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UN's Ban Says Zimbabwe's Mugabe 'Should Meet' World Expectations

United Nations Secretary General Ban Ki-moon urged African leaders Wednesday to take "decisive" action to end the deadlock between President Robert Mugabe and prime minister-designate Morgan Tsvangirai over the allocation of cabinet positions in the national unity government envisioned under a power-sharing agreement.

Speaking to reporters at a U.N. forum on migration in Manila, the Philippines, Ban said the power-sharing process "has been taking too long." He added: "I sincerely hope that President Mugabe will no longer disappoint the international community," Ban said. Mr. Mugabe "should meet" international expectations.

His comments came after the Southern African Development Community's committee or troika on politics, security and defense failed Monday despite 13 hours of talks to bring Mr. Mugabe and Tsvangirai together on the allocation of key cabinets - in particular the Home Affairs Ministry which controls the highly politicized national police force.

The SADC troika referred the matter to a full summit of the 14-nation regional grouping, to take place within the next fortnight at a location as yet not specified.

"Now that the SADC has decided to convene their full summit meeting, I hope these leaders -- considering their responsibility to see peace and stability maintained in their region -- should take very decisive measures to help resolve this crisis," Ban said.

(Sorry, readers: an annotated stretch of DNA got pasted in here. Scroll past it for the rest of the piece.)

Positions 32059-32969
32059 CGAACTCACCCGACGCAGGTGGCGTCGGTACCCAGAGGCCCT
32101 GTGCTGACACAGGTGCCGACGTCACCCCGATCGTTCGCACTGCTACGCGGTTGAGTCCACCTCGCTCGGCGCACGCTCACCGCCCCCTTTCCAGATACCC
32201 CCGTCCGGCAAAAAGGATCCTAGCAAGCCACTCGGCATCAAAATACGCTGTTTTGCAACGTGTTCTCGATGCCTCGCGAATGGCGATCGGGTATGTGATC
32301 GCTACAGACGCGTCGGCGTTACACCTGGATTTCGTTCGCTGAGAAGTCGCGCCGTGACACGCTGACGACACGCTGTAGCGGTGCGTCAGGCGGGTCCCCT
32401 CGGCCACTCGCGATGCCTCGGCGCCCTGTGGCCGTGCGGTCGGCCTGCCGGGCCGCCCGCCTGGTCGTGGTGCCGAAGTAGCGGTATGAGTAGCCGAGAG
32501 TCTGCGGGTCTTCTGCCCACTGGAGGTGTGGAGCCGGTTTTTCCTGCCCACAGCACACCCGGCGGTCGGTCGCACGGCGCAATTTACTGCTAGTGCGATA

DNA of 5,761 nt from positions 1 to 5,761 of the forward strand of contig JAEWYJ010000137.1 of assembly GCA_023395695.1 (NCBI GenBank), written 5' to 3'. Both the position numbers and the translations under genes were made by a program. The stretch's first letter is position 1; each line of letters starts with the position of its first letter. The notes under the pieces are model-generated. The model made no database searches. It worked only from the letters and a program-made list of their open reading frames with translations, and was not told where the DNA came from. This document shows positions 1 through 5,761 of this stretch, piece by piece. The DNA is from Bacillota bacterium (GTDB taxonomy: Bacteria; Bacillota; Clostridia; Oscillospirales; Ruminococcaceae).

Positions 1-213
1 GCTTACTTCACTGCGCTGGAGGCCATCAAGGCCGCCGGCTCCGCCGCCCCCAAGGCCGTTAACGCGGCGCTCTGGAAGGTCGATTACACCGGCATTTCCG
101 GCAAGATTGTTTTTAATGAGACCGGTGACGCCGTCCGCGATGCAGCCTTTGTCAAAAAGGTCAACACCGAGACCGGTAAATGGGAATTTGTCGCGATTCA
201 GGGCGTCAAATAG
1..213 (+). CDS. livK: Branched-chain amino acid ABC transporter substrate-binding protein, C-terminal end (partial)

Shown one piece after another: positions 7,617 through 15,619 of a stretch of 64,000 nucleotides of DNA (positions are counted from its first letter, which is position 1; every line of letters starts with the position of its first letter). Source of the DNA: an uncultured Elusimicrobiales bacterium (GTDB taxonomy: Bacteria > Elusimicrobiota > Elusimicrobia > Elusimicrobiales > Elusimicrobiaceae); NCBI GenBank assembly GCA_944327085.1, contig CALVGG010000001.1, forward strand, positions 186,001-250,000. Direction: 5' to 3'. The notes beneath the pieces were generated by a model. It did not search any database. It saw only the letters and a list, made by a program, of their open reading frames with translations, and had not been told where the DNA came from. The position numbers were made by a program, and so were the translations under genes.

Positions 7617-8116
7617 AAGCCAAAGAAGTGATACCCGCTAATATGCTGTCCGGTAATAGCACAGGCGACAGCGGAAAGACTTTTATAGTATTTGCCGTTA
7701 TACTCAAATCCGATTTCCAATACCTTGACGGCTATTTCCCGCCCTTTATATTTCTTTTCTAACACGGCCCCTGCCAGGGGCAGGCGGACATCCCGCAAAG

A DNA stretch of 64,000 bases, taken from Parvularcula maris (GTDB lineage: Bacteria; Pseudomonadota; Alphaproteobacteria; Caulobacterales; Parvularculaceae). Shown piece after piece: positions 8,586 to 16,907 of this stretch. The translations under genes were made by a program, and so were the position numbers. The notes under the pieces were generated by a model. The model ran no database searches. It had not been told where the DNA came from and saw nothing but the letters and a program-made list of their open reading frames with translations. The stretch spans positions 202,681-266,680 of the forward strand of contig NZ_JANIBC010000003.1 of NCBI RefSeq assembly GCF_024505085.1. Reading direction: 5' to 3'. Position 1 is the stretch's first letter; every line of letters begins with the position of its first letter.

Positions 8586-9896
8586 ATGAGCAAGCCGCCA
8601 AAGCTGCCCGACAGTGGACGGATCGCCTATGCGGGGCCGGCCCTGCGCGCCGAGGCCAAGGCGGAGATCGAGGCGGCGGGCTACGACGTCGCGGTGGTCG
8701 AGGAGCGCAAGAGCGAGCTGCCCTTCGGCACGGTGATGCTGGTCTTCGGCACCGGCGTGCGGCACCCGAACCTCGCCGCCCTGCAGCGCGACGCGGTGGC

Meanwhile, Secretary General Tendai Biti of Tsvangirai's formation of the Movement for Democratic Change said Tsvangirai might not show up at the regional summit if by that time he has not been provided a passport by the Harare government.

Tsvangirai submitted his passport to the office of the registrar general, which also falls under the Ministry of Home Affairs, to have more pages added but the government has not returned the document to him. He failed to travel to a scheduled SADC summit in Swaziland, saying the emergency travel document issued to him was inadequate.

The government has said it lacks special passport paper due to Western sanctions, but ordinary citizens can obtain passports in 24 hours for a payment of US$250.

SADC Executive Secretary Tomaz Salamao said regional leaders won't get involved in the passport dispute, adding that the summit is likely to be held in South Africa, which now holds the revolving SADC chair, Swaziland, a member of the troika, or Gaborone, Botswana, where the organization has its headquarters.

Sources in Mr. Mugabe's ZANU-PF party said its politburo met Wednesday and urged the president not to give in to MDC demands, saying the offer to Tsvangirai - control of the Finance Ministry along with the economic and service ministries - is sufficient

Political analyst Charles Mangongera told reporter Blessing Zulu of VOA's Studio 7 for Zimbabwe that Ban’s comments put Harare back under the international spotlight.

More reports from VOA's Studio 7 for Zimbabwe...